George Michael celebrated his first posthumous birthday yesterday. His death came very sadly and suddenly on Christmas day last year. Since that time,I have learned (along with my boyfriend) just to how important George Michael and Wham were to the post disco UK dance/funk/soul scene of the 1980’s. Wham were one of the “big four” bands on the UK’s major music program Top Of The Pops. As for Michael’s solo career, it operated from 1987 through 1991 before his record company conflict began. Yet that five years had Michael as part of a huge growth period for cutting edge,funky dance music.
His final single before these record company conflicts was originally recorded for his sophomore solo album Listen Without Prejudice Vol.1. It eventually ended up being released for the AIDS charity CD entitled Red Hot+Blue in 1992. All the proceeds from that and Michael’s accompanying single went to HIV/AIDS related causes. It was also Michael’s first extensive use of sampling-from sound clips from The Graduate and The Tony Hancock Show to a sample from Jocelyn Brown’s “Somebody Else’s Guy”. The name of the George Michael song that did all these things was “Too Funky”.
A fast electronic piano drum rundown introduces the song. Its a thick,slow drum machine rhythm with some shuffling, Brazilian style conga/percussion accents. The melodic body of the song is a round,five note synth brass part-along with pulsing electronic strings and like minded bass line. The piano/bass/drum interaction make up the refrains. With each choral variation, the synth brass returns and varies in tone. After a bridge that condenses the song down to the drums and bass line,the chorus fades the song out to a close with the piano part and the final sound sample of the song.
“Too Funky” is a song that basically pulls together all of the funkiest elements of 80’s dance music innovations. It has the the percussive shuffle of DC go go, the dramatic synthesized horns of the Minneapolis sound and the repetitive bass and piano of house music. What makes it “too funky” is not merely the sexually free (yet somehow post AIDS) lyrical content. But also the somewhat slower tempo and that percussive jump on the rhythms. George Michael wouldn’t put any new music out for four years after this. But it sure capped off the beginning of his solo career with a strong groove.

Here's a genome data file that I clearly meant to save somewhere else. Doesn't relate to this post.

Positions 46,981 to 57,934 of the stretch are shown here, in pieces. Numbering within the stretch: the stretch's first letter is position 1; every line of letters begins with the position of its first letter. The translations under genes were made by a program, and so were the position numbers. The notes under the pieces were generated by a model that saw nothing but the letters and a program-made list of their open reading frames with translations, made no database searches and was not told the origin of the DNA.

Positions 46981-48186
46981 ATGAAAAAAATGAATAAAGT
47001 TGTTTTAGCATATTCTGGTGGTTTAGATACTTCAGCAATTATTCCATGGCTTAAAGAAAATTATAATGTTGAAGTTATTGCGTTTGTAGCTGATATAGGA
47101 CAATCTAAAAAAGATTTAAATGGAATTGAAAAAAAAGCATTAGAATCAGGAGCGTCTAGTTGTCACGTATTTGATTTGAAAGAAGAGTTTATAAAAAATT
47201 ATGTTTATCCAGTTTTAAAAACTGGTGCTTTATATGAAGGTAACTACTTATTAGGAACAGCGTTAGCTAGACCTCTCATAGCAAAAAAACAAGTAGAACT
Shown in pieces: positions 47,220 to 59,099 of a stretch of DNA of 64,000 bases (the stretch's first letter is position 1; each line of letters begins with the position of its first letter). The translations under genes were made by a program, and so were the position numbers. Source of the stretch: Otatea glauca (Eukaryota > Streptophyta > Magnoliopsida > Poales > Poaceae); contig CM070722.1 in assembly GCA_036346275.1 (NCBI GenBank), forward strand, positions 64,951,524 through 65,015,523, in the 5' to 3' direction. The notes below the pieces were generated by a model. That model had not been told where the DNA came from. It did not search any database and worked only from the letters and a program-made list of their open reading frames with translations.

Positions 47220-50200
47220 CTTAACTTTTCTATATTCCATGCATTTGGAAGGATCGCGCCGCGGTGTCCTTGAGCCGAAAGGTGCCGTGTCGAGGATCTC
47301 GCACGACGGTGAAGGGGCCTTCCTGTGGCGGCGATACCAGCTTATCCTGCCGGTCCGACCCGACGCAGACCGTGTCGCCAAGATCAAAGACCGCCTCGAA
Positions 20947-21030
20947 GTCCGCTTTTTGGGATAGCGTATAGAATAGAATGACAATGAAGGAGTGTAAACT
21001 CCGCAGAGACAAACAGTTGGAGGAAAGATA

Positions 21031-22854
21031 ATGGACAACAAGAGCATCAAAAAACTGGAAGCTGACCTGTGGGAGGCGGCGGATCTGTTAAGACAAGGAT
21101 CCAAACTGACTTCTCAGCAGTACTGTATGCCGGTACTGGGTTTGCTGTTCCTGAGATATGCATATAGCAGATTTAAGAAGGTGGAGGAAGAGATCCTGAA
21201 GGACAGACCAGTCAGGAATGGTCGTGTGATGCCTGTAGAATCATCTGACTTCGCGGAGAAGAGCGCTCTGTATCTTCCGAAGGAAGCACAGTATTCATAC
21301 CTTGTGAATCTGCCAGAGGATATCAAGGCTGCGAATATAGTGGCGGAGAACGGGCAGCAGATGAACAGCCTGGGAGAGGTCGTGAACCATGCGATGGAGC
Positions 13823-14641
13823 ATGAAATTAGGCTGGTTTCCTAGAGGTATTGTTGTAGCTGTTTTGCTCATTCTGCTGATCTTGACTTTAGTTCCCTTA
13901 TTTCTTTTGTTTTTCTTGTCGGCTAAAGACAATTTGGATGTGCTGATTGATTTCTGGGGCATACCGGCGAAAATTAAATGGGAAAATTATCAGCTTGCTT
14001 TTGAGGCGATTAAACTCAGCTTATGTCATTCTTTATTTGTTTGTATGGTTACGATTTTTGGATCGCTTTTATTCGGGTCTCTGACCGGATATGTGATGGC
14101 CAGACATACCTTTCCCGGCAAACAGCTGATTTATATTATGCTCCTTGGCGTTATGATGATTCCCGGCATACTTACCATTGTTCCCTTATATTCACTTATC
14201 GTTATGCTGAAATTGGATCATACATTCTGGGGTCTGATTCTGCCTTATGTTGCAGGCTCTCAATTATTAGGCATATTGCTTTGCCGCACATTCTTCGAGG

DNCE, a group just introduced to me by my boyfriend Scott, are a never band who are in a somewhat complex musical position. Its a functional band of musicians consisting of bassist/keyboardist Cole Whittle, guitarist JinJoo Lee and drummer/percussionist Jack Lawless. Its lead singer is Joe Jonas,a member of the Disney based family pop/rock band The Jonas Brothers. Of course,JinJoo Lee was a member of Cee-Lo Green’s touring band in the early 2010’s. Whittle describes DNCE’s sound as being like funk and disco hits played by a good garage band. And of course,they have their influences.
70’s and 80’s funk,pop and disco of the likes of EWF,The Bee Gee’s,ELO,Hall & Oates and Prince. They also site 90’s alternative band Weezer as an influence as well. Having heard several songs from their self titled debut from 2016, this is obviously a very diverse band. And vocally,they have their modern pop ethic down pat. Still they have a strong love of a strong groove with a strong melody. There were several songs that stood out on the album for Scott and myself. The one that stood out most for me personally was basically the album and bands self titled theme song.
An acapella chant of the groups name starts out the song-just before a tougher vocal grunt gets the main melody going. Its a thick,slow drum accented by shuffling percussion. The rhythm guitar/slapping bass interaction has a rolling thickness. And the lead synthesizer plays a bright “church style” melody. On the third chorus of the song, horns (or at least horn samples come in) come into accent the melody-with each choral bridge having a a chugging guitar and percussion sound. The bridge breaks it all down to the drums,bass,horns and vocals before the chorus repeats to its abrupt final curtain.
“DNCE” is a groove that has a lot going on in it. There’s a little bit of the Bee Gee’s “Jive Talkin'”,and the use of Prince style synthesizers to create gospel oriented melodic chords. The band are a very talented quartet. Counter to what I hear in much pop music of the 2010’s,everything on this song makes distinct musical statements. And every one of them come from the roots of the soul/funk/disco dance persuasion. The surface melodies are very strong and prominent. But the bottom has a thickness too. Should DNCE continue in this direction,they will be a nu funk to watch for more from.